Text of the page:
Dublin City University
Office of the Dean of Teaching and Learning (ODTL)

Evaluation of effectiveness of Peer tutoring

To measure the effectiveness of the Peer Tutoring, two groups were used, a tutored group, and a control group who were individually matched in points level, and subject expertise with individuals from the tutored group. Both quantitative and qualitative measures of effectiveness were used.


  1. Peer tutoring significantly reduced the number of students who dropped out the course in the first semester.
  2. Peer tutoring significantly improved the student performance in Chemistry.
  3. Attendance at Mathematics in-house tests was significantly better.
  4. The scores on an index of student study strategies, the LASSI test (Learning and Study Strategy Inventory) were significantly higher for the tutored group for motivation, time-management, information processing and test-strategies.
  5. Students liked the peer tutor sessions, would have liked more of them, and would recommend them to a friend.
  6. The tutors enjoyed their role as peer tutors, and visibly matured over the course of the Semester.
  7. The Journals that the tutors kept were a fantastic source of feedback about the peer tutoring generally, and about the course as a whole.
  8. The effectiveness of a variety of approaches for tutoring was assessed and a large number of recommendations made for improvements.

Quantitative measures of the effectiveness of peer tutoring

Quantitative measures of the effectiveness of peer tutoring were based on the following:

Qualitative feedback

Both tutees and the tutors were interviewed.

At the end of the first Semester, a discussion was carried out with tutees in each tutorial group, and the main points summarised.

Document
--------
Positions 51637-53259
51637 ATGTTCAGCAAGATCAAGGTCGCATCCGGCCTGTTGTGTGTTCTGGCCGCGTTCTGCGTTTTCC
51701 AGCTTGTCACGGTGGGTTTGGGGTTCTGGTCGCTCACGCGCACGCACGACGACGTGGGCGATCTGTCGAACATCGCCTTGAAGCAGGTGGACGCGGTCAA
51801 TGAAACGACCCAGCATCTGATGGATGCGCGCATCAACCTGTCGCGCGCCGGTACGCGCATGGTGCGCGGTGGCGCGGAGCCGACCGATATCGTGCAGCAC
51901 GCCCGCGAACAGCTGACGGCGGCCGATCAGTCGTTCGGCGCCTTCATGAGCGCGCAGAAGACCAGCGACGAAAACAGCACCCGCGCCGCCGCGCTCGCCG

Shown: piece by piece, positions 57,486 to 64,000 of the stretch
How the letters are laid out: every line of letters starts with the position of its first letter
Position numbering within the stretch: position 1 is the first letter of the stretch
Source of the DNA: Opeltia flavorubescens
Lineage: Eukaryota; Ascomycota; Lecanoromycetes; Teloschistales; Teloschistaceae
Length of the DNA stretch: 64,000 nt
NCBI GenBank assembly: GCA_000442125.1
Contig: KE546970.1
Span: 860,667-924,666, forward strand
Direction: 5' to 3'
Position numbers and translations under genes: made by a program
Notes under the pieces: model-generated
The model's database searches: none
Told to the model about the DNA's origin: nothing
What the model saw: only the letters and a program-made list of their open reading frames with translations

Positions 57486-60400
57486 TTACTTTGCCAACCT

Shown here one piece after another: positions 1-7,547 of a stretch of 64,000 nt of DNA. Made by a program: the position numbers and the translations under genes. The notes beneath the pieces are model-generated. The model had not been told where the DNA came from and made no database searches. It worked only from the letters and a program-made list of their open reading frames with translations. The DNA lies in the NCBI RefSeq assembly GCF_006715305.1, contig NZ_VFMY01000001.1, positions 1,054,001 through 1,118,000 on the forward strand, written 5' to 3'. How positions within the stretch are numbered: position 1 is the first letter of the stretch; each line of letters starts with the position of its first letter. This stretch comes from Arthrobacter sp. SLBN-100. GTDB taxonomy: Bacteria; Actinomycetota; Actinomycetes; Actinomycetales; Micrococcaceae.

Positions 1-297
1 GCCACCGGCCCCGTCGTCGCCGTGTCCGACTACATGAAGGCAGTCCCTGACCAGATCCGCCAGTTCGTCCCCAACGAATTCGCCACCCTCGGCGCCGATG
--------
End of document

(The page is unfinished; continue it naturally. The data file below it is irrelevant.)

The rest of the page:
One tutor also asked the students a number of questions about the tutoring.

At the start of Semester II, the students were also asked for their individual comments.

Two formal discussion sessions were run with the tutors at 4 and 8 weeks into the Semester.

Each tutor kept a journal where they wrote down their impressions of the tutoring process after each tutorial. This was integrated in their BT2 course, and the students were assessed on the breadth and clarity of their comments and recommendations.

Early in Semester II, the students were asked to give a presentation where they were asked to cover their impressions of the peer tutoring, and to highlight the successes, failures, and ways to improve the process.

Quantitative Feedback

"Attrition rates"

Four of the 24 individuals in the control group dropped out of the course in the first Semester while no-one in the tutored group dropped out of the course.

Probability of dropping out of the course = 4/24 = 0.167.

Probability of having zero dropouts in a sample of 24 = 0.0125.

Semester I examination results in CS101, Inorganic and Organic Chemistry

Factorial ANOVA and correlation and regression analysis were used to tease out the factors which might affect examination performance

Students who had Higher Chemistry at Leaving cert. did significantly better than those without (p=0.022).

The higher the points at Leaving cert., the better the mark in Chemistry (p=0.002).

Performance in Mathematics

In the control group, 16 of the 20 students still in the course presented for Maths tests 2 and 3.